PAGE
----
1. Assign each student the role of a person from a group that has an interest in the Sakinaw sockeye or its habitat: commercial fishers, recreational fishers, shoreline land owners, government representatives, conservationists, local business owners, etc.
  2. Provide each student the Role Introduction page of the handout to complete describing their assumed role/character. The completion of this handout is in preparation for Part Two (below).

Cooperative fishing and the tragedy of the commons

Copyright © 2005 Jeff Fletcher (UBC Let's Talk Science Partnership Program) 

Learning objectives

Familiarity with concepts of the tragedy of the commons, free-rider problem, role of government and social rules in protecting the common good, sustainability, over-fishing and other resource overuse problems.


One bowl for each 4 students and one cup for each student.

Box of fish crackers.

How to perform the experiment

First explain that there are 8 fish in each bowl and there will be two turns per round and several rounds per game. For each turn, each student can remove one fish or zero fish and put it in their cup. Once fish are taken from the bowl they cannot be put back. Explain that after the two turns, you will double the fish in the bowl and then there will be more turns where they can withdraw a fish, etc. Explain also that the object is to get the most fish in your cup and that at the end of the game only fish in your cup count. Explain that no fish are to be eaten during the game.

For the first game I tell them there is to be no talking or other communication. At least some groups will deplete all their fish after the first round, but go ahead and play three rounds - they are just out of luck, but it is still good to emphasize the long term consequences of their "overfishing". They may try to put fish back in the bowl, but explain that the fish are already dead and therefore can't reproduce to make more fish.

For the second game, I tell them they can talk for 30 seconds and then we will play another game in silence. Usually results improve somewhat. For the third game I tell them that they can create rules among themselves about how to play the game (but that the rules of the overall game cannot be changed). To enact the rules a majority must agree and then all must follow the rules.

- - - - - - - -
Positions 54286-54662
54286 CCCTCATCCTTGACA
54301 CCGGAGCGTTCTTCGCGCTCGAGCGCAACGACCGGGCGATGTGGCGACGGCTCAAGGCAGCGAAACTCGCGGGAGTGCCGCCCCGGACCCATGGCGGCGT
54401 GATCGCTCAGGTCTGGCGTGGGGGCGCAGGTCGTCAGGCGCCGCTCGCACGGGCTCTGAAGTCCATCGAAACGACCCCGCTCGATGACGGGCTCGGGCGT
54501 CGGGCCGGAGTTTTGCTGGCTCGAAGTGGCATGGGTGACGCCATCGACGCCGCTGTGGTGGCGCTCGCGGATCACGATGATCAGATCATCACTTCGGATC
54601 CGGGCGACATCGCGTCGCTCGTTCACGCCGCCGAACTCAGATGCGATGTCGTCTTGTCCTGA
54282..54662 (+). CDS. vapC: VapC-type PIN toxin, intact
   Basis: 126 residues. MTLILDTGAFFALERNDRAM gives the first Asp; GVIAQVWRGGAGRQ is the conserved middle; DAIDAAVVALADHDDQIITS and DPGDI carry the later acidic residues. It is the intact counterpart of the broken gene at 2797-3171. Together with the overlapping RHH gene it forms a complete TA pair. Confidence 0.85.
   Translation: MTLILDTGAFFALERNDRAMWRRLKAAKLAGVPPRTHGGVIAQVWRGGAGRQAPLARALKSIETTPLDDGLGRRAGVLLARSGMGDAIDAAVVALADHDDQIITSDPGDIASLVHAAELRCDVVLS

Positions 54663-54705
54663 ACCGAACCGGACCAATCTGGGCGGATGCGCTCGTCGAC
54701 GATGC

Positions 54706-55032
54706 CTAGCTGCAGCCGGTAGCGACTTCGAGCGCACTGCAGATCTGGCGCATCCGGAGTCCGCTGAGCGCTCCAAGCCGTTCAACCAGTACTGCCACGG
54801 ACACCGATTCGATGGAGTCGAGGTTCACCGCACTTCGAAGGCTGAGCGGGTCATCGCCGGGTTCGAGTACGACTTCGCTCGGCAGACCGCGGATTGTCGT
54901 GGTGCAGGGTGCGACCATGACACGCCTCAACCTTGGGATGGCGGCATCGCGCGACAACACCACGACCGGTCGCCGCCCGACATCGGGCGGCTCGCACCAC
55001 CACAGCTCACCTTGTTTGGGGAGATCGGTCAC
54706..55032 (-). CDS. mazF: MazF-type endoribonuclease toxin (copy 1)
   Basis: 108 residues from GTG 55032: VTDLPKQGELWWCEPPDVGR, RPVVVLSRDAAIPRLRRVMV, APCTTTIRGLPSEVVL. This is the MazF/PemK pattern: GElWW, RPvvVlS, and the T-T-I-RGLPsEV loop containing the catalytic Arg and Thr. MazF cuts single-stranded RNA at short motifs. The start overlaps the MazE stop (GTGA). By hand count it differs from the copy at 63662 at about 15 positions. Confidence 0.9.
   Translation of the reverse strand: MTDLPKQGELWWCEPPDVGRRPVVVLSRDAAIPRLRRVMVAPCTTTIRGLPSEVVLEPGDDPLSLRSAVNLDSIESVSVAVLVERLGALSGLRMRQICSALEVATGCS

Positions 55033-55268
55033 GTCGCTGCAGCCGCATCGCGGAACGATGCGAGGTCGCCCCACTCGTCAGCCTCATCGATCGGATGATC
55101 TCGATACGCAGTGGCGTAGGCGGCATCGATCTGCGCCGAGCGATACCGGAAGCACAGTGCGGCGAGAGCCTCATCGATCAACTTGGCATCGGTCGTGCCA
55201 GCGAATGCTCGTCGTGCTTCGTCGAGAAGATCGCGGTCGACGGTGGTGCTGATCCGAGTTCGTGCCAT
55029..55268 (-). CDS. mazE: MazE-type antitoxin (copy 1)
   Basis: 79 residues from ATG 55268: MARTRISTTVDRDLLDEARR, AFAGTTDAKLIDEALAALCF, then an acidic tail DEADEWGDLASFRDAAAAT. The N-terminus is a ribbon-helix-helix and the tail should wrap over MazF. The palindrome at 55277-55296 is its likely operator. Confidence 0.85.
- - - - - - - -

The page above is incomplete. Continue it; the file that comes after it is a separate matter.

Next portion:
Explanation of what's happening:

This is an example of a tragedy of the commons where doing what is best individually does not lead to the best result in the long run. Optimally, students will remove one fish per round (forgo one of their two turns) and then each round their fish are replenished. But if everybody else follows this strategy, it still pays an individual not to. If 3 players take 1 and one player takes 2, then there are 3 left and they double to 6. Then if all take one, the "defecting" player ends up with 3 total compared to 2 total for the "co-operators". If the students know how many rounds will be played, then it makes sense to take all the fish on the last round, so leave the number of rounds ambiguous.

References (if applicable):

There are similar exercises I saw on the web. Search: "Tragedy of the commons" "fish crackers.

Part 2

Materials required

One The Species at Risk Act document and Decision-Making Chart per student, Student Questions and Answer Key, colour pens optional.

1. With the teacher, have students read over the pages titled The Species at Risk Act and Sakinaw Lake Sockeye Backgrounder. Have students review the map of the Sakinaw Watershed (since the map will print in black and white, it may help to have students find the lake, its various inlets and outlet and highlight them in colour).

2. Provide students the Decision-Making Chart page. Using the roles that they developed for themselves in the last part of the lesson( Role Introduction), have them individually fill out each section with their ideas around making decisions for the management of the Sakinaw sockeye species.